Additionally, in the study of Kulathunga (2017), pectin was obtained via chemical procedures to investigate its structural and functional properties. In the process of extracting pectin, four different chemical agents are used: water and buffers, acids, bases, and calcium-ion chelators. Acids are the most efficient pectin-extracting agents which result in greater yields as it allows for the extraction of insoluble pectin that is tightly bound to the cell matrix of plant material (Assoi et al. 2014). Likewise, the study of Suwannarat et al. (2019) stated that the optimal method to extract pectin was hydrochloric acid extraction because of the degree of esterification (DE %) which determines the gelling properties of pectin, galacturonic acid content, and methoxyl content. Furthermore, when compared to nitric and citric acid, hydrochloric acid exhibited the highest pectin extraction yield (Bhavya & Suraksha 2015), due to its higher ionic strength, high affinity for the cations that stabilize pectin molecules, which boosts its capacity to generate pectin (Mohamed 2016).

The practice of using a microwave is another way to extract pectin. Utilizing microwaves to dielectrically heat plant molecules is known as microwave extraction. Researchers have lately looked into this extraction technique and discovered that it can boost the production and quality of the extracted pectin (Routray & Orsat 2012). Enzymatic pectin extraction, however, is thought to be both environmentally safe and productive in terms of pectin yield. This method of extracting pectin modifies the psychochemical characteristics of pectin by using a different enzyme (Jeong et al. 2014).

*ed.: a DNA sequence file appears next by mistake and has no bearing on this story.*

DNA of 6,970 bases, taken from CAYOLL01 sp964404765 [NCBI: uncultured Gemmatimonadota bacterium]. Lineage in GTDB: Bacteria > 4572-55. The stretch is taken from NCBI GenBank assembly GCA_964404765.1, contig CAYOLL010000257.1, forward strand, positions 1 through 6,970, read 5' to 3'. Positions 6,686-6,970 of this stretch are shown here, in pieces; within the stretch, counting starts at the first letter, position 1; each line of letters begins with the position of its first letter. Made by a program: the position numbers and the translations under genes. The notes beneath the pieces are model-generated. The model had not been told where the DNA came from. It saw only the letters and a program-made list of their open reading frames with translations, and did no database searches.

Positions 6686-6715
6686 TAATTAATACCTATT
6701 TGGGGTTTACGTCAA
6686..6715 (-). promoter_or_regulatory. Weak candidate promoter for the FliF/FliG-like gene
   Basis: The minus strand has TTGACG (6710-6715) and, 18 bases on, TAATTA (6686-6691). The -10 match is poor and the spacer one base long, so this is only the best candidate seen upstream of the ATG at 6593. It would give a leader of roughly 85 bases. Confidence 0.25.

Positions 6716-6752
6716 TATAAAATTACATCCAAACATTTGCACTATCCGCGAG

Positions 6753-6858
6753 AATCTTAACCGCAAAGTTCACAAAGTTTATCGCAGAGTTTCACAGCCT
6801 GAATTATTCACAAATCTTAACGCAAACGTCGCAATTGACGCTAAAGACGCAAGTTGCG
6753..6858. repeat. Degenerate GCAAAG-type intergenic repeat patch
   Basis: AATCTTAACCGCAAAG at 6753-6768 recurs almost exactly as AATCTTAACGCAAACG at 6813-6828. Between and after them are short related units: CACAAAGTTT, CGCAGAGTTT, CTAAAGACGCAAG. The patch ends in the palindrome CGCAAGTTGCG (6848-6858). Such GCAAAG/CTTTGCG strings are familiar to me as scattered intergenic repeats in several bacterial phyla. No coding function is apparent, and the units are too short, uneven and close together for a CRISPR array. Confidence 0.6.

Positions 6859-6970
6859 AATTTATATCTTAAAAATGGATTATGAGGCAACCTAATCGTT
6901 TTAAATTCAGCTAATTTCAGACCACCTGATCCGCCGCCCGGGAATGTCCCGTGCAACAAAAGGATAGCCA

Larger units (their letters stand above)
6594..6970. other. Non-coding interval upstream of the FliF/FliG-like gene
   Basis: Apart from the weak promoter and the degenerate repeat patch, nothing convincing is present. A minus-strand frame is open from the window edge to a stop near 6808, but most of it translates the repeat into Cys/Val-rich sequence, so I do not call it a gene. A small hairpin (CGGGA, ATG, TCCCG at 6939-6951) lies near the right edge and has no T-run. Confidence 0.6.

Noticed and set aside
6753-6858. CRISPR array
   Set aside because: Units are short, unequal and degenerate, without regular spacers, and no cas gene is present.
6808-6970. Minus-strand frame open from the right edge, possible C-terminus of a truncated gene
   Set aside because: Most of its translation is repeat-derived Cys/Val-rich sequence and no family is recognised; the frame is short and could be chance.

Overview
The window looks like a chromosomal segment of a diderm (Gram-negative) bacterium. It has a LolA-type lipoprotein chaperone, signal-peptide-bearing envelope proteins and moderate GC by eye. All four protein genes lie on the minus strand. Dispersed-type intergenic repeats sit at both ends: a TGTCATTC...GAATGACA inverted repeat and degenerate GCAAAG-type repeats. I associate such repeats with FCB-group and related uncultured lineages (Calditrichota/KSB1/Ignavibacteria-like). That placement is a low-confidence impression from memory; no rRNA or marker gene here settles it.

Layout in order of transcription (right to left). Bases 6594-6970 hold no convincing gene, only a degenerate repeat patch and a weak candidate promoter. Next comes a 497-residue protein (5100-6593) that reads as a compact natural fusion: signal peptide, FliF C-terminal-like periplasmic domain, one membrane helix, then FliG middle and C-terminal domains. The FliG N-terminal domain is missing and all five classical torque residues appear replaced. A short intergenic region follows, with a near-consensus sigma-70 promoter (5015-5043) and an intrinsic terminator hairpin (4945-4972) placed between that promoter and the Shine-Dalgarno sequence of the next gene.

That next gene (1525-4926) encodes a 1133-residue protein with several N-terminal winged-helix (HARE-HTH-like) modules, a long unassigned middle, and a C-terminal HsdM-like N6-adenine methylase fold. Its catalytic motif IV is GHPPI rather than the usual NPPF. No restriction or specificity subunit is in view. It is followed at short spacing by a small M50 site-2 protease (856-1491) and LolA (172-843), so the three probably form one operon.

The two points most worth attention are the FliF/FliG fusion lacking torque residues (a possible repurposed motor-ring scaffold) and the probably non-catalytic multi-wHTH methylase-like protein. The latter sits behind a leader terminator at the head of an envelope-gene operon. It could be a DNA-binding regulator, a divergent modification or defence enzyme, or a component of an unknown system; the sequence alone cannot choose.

In the study of Hasem et al. (2018), pectin was extracted from durian husk through chemical processes using the mild acid aqueous solution as a solvent and hydrochloric for pH adjusting (Wai et al. 2010). According to reports, the husks of durians are a reliable source of pectin with good quantitative characteristics. This might result in more environmentally friendly mass production of polysaccharides and their derivatives from agricultural and industrial waste. In the study of Hui et al. (2021) the researchers compared the yield and characteristics of pectin using the inner part and the whole part of the durian husk. Results showed that the pectin yield from the inner part was significantly higher compared to the whole durian husk. This means that the inclusion of thorns of the durian husk may have decreased the pectin yield as the thorns are rich in cell wall materials such as cellulose, hemicellulose, and lignin (Nordin et al. 2017). Therefore, it may not be necessary to include durian husk thorns prior to the extraction of pectin to maximize the efficiency of pectin extraction.

Phenolic antioxidants